Student Profile: Richard Gibson

CS Doctoral student tackles multiplayer poker

The average person makes hundreds of decisions every day. Sometimes the choices we make are logical while others are intuitive. Intrigued by human intellect, artificial intelligence researchers have been striving towards creating machines that can also reason about a domain and make independent decisions.

Because of the complexity of the human mind, research in this field is split into a number of branches. One of these branches involves deduction and reasoning – for example, the logical way we would solve a puzzle or game.

Many computer programs have already been developed which can successfully play games at expert levels. Chinook (which plays checkers), for instance, will never lose – it is able to play to a draw if it does not win. Though impressive, games like checkers and chess are deterministic (all future game states are known to both players).

Poker, on the other hand, is more closely related to real world scenarios in which there is hidden information along with the element of chance. The U of A Computer Poker Research Group’s current star is Polaris, a program that defeated some of the best heads-up (two player) limit (fixed bet size) poker players in the world in the Second Man-Machine Poker Competition.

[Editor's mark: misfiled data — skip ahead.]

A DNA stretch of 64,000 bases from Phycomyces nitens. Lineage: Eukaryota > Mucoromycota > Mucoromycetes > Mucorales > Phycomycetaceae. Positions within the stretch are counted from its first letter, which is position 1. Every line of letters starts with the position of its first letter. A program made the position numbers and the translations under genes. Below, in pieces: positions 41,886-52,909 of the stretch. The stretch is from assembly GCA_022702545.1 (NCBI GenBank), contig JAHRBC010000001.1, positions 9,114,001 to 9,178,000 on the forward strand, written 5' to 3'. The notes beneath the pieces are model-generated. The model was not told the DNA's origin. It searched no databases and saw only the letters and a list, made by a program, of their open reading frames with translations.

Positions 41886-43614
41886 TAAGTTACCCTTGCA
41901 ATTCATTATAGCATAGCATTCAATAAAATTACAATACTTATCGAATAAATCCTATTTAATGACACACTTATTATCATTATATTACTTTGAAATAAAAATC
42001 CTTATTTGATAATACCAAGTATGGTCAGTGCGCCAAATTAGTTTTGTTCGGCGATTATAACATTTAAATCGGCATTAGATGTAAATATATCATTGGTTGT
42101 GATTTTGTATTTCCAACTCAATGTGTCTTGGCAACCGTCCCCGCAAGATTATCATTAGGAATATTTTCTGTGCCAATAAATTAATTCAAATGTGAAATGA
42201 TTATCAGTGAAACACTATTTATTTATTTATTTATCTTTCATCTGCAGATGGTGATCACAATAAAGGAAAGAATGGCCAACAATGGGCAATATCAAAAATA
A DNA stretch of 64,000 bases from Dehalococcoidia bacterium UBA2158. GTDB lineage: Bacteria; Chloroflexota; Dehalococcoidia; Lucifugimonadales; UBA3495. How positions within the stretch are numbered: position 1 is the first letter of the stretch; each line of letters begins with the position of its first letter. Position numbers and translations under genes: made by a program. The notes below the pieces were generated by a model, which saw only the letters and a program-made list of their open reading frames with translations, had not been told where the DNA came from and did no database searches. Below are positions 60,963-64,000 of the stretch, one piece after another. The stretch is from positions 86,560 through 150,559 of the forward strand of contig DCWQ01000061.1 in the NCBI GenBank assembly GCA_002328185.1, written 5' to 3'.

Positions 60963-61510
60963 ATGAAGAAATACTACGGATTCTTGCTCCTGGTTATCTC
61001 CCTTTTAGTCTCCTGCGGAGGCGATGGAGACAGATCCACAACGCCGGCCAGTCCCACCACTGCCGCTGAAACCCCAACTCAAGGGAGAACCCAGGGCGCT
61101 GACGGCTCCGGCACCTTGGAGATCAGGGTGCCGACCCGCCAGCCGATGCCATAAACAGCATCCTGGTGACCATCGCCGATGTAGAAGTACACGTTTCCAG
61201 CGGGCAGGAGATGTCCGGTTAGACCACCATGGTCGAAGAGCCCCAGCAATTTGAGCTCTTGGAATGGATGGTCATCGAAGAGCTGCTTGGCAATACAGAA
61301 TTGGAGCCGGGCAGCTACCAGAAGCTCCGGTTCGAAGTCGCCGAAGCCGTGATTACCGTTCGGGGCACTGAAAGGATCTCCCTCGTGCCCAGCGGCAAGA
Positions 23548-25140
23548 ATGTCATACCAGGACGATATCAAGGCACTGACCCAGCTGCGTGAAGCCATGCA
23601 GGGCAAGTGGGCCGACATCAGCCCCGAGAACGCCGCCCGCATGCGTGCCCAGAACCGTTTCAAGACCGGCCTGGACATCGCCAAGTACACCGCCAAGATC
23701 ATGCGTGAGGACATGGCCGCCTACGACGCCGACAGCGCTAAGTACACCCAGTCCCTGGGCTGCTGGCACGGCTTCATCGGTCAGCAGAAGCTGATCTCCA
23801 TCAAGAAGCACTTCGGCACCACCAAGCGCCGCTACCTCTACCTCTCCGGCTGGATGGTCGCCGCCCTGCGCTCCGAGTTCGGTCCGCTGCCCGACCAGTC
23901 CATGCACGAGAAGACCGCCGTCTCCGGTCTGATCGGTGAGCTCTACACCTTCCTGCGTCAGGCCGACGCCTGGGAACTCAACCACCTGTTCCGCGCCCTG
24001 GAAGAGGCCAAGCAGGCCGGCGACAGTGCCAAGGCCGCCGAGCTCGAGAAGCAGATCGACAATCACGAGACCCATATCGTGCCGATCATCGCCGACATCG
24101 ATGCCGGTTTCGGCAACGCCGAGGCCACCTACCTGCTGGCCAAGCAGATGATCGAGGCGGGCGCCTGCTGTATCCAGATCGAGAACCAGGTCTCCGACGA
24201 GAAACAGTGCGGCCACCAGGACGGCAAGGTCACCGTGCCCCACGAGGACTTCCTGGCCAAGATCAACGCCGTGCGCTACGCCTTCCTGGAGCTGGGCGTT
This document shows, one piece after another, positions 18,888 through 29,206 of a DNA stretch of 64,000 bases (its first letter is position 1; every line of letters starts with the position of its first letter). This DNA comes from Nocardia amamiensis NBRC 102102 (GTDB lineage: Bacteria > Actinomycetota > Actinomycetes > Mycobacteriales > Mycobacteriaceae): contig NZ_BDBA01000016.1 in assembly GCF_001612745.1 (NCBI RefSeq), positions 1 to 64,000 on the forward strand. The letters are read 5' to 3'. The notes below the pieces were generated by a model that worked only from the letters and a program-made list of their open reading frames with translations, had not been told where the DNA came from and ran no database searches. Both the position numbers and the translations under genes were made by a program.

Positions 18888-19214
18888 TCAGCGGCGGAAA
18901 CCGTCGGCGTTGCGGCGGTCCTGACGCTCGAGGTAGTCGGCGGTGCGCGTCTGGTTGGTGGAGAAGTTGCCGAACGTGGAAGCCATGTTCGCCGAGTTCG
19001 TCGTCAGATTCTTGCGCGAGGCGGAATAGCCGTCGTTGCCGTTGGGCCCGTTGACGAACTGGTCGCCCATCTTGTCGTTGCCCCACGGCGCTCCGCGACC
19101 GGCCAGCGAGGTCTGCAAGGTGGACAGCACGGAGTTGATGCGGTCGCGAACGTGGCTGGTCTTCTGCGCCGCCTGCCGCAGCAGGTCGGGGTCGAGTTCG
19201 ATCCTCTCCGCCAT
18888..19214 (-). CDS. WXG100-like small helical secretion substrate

Richard’s research is focused on improving their program’s strategies for multiplayer (starting with 3-player) Texas Hold’em.

After finishing a math degree at Simon Fraser University, his interest in both artificial intelligence and games drew Richard to computing at the U of A.

"While studying math was rewarding in its own ways, being able to put my work to the test against human players and other programs is something I really enjoy about poker research," says Richard. "Maybe I am just too competitive, but facing off against the world’s best players and programs is very exciting. I feel lucky to be able to incorporate these competitions into my academic research."

Article and photos, 2010.